Whenever someone mentions teppanyaki, I immediately think of four things: precision cut meat and seafood, flying prawns landing on my plate, a stack of onions arranged like a fire-shooting volcano and Steve Aoki.
Let me elaborate on the last one- teppanyaki literally means “grilling on an iron plate”. While this art of cooking is thought to have originated in Tokyo about 200 years ago, its dramatic style is anything but Japanese. In fact, it was deemed improper by locals when Misono, the first teppanyaki style restaurant, started cooking food on a table-side grill in 1945. For GIs stationed across the country, however, it was a different story. The Americans loved it. This is where Rocky Aoki comes in, the so-called father of teppanyaki and internationally famous DJ Steve Aoki (see what I did there?).
Rocky Aoki had an interesting life. He was an Olympic wrestler, produced Broadway plays, founded a porn magazine and dreamt up Benihana, the iconic teppanyaki restaurant. Mindful of the success of teppanyaki among US ex-pats in Tokyo, Benihana opened in New York in 1964. From a single, four-table restaurant, the chain grew to more than 70 restaurants world-wide and the word “teppanyaki” embedded itself firmly in the Western lexicon.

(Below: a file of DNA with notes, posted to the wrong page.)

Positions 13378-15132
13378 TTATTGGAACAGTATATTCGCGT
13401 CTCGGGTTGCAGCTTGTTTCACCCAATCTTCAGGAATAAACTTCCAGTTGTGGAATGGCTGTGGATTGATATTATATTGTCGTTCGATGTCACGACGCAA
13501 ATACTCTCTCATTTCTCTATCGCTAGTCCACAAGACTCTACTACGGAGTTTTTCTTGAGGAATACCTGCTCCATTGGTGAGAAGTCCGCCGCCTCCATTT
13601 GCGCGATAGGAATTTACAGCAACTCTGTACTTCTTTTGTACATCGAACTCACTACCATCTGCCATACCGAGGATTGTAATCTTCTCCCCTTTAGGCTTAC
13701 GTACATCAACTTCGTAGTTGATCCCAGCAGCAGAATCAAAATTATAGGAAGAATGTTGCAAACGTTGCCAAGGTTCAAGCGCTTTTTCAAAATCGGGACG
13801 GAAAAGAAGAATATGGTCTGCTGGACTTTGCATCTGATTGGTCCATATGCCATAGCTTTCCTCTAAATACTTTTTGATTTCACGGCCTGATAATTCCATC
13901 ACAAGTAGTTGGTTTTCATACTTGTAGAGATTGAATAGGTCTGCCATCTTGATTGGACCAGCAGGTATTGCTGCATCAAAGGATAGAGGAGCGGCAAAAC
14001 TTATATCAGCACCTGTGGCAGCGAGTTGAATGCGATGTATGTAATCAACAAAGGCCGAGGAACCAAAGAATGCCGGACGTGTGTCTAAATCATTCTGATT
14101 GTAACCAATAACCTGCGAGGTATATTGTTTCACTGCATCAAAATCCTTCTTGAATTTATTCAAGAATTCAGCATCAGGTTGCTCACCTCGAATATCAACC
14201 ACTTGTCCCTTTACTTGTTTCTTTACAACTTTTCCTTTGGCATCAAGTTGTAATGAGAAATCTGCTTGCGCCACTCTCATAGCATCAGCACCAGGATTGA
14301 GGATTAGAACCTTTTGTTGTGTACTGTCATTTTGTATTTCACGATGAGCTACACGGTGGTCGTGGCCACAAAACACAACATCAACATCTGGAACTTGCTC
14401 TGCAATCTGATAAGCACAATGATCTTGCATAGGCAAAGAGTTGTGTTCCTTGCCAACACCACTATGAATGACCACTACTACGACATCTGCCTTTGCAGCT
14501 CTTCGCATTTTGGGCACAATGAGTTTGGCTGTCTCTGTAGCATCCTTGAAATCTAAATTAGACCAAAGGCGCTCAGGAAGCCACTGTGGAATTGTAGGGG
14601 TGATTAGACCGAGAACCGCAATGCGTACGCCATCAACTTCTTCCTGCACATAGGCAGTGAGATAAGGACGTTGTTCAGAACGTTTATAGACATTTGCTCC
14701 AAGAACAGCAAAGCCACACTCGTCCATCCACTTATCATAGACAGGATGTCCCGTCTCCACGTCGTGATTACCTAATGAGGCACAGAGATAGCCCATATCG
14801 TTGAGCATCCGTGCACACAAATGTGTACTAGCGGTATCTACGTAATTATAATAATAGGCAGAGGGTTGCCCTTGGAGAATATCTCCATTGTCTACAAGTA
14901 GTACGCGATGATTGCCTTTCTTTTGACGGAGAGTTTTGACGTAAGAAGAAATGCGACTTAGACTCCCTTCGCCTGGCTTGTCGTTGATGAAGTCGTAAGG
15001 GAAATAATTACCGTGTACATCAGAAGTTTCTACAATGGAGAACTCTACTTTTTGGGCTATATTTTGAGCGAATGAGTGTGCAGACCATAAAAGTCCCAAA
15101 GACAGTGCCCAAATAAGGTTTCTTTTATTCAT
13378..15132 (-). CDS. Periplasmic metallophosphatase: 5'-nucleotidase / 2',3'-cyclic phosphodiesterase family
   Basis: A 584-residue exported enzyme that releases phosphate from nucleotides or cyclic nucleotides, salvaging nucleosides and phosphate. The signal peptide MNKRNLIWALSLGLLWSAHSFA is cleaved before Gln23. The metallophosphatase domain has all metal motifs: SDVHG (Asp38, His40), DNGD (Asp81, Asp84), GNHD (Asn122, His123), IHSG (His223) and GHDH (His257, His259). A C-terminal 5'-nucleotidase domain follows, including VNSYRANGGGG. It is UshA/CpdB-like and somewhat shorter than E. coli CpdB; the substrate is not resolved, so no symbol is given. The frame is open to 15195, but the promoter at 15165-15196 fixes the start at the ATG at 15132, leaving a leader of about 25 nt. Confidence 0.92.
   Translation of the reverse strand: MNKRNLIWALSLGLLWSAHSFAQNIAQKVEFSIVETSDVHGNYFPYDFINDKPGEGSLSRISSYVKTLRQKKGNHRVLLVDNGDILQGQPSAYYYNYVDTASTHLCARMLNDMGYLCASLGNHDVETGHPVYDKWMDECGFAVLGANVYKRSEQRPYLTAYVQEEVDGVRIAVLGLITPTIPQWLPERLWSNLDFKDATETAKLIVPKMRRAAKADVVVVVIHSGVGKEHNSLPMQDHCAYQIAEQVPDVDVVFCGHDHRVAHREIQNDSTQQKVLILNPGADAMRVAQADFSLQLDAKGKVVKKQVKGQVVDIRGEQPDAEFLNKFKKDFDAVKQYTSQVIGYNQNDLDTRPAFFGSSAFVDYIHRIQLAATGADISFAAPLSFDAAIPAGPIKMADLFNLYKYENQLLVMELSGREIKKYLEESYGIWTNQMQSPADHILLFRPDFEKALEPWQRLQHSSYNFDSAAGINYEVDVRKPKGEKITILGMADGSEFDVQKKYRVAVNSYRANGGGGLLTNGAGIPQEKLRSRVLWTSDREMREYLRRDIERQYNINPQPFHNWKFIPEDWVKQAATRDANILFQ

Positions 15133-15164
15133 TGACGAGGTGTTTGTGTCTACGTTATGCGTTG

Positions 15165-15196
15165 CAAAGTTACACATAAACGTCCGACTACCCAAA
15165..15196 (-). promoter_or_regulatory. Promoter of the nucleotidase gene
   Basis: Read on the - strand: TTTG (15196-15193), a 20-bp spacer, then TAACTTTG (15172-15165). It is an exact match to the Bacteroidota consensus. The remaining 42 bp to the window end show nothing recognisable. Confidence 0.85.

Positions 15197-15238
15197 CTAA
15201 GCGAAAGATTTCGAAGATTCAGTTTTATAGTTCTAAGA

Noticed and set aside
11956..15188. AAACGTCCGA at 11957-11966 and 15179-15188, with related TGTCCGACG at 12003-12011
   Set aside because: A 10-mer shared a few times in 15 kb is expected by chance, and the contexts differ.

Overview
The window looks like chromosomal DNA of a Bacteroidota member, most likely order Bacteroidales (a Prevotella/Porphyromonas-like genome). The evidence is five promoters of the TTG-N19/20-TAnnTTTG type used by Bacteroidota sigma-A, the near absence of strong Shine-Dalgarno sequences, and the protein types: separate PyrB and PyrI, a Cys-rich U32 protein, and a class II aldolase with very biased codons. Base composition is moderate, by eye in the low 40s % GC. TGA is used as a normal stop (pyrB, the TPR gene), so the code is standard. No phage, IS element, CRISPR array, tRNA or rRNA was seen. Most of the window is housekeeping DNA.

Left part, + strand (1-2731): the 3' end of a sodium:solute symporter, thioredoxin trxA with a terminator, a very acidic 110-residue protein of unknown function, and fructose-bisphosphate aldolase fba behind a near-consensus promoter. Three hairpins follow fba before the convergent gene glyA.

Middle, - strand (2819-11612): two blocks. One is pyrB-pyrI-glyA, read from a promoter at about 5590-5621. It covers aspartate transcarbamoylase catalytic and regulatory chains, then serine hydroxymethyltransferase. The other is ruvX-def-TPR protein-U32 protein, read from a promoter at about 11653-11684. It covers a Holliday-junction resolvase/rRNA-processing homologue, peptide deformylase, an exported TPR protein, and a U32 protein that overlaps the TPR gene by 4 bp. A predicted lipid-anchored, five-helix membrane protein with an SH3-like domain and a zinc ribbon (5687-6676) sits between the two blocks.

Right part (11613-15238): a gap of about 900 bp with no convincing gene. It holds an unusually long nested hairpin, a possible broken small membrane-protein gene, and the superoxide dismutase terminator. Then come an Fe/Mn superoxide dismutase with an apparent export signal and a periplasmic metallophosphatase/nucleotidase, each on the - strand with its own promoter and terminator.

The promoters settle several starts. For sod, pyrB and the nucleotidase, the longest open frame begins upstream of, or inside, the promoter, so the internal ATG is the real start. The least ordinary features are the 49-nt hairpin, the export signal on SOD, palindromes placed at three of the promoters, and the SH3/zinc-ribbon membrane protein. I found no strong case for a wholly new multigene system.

Even though Canada is still waiting for its own Benihana, we are still lucky enough to find amazing teppanyaki restaurants here, one of those being Shogun Japanese Restauant. With one of the oldest pedigrees when it comes to serving Japanese cuisine in Edmonton, Shogun is one that has stood the test of time.
Here are the six things you need to know about Shogun Japanese Restaurant:
- It is located at 10125 121 Street, in the same location as when it opened back in 1983.
- Shogun was one of the first full-fledged sushi bars in the city, so along with the teppan tables; they also have more intimate tables and several tatami rooms.
- The teppanyaki dinner menu is pretty straight forward. The dishes are made with fresh and flavorful ingredients and light seasoning. You can choose from chicken, steak or shrimp, or go for a bigger combo that includes things like sukiyaki beef, lobster and scallops.
- Go hungry, seriously. In true teppanyaki fashion, each meal comes with a myriad of vegetables like zucchini, mushrooms and bean sprouts (or “Japanese spaghetti”, as some chefs cleverly call it), that are cooked alongside your main dish. You also get soup, salad, rice and two sauces.
- You pay for what you get. The average price per person ranges from $25 for basic entrees, to about $40 for the Shogun Specials. Our bill was about $130 for four entrees and a (large) bottle of Sake.
- The restaurant is open for lunch on Monday, Wednesday, Thursday and Friday, and daily for dinner until 9:30 on weekdays, 10:30 Friday and Saturday, and 8:30 Sunday. I recommend making a reservation since it is a popular spot for birthdays and other special occasions and usually fills up fast.
At this time, Shogun does not have a website, so for more information, or to make a reservation you can contact the restaurant at: 780-488-9757.